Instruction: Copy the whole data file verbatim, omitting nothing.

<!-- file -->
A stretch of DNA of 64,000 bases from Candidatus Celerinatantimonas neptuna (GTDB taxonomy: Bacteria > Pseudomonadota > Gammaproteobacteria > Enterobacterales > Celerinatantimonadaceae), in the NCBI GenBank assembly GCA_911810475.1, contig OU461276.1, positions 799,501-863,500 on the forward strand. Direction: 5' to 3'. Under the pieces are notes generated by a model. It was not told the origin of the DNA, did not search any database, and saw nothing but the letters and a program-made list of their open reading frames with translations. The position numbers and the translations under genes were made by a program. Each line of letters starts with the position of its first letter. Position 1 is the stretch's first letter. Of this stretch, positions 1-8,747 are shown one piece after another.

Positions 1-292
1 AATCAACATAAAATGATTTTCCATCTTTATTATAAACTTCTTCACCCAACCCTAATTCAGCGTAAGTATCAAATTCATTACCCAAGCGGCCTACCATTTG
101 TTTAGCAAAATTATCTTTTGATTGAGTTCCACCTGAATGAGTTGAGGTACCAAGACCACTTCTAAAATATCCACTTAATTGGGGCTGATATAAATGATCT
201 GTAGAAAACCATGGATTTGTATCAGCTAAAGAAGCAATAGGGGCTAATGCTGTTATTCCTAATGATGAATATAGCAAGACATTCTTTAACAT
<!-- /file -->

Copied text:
A stretch of DNA of 64,000 bases from Candidatus Celerinatantimonas neptuna (GTDB taxonomy: Bacteria > Pseudomonadota > Gammaproteobacteria > Enterobacterales > Celerinatantimonadaceae), in the NCBI GenBank assembly GCA_911810475.1, contig OU461276.1, positions 799,501-863,500 on the forward strand. Direction: 5' to 3'. Under the pieces are notes generated by a model. It was not told the origin of the DNA, did not search any database, and saw nothing but the letters and a program-made list of their open reading frames with translations. The position numbers and the translations under genes were made by a program. Each line of letters starts with the position of its first letter. Position 1 is the stretch's first letter. Of this stretch, positions 1-8,747 are shown one piece after another.

Positions 1-292
1 AATCAACATAAAATGATTTTCCATCTTTATTATAAACTTCTTCACCCAACCCTAATTCAGCGTAAGTATCAAATTCATTACCCAAGCGGCCTACCATTTG
101 TTTAGCAAAATTATCTTTTGATTGAGTTCCACCTGAATGAGTTGAGGTACCAAGACCACTTCTAAAATATCCACTTAATTGGGGCTGATATAAATGATCT
201 GTAGAAAACCATGGATTTGTATCAGCTAAAGAAGCAATAGGGGCTAATGCTGTTATTCCTAATGATGAATATAGCAAGACATTCTTTAACAT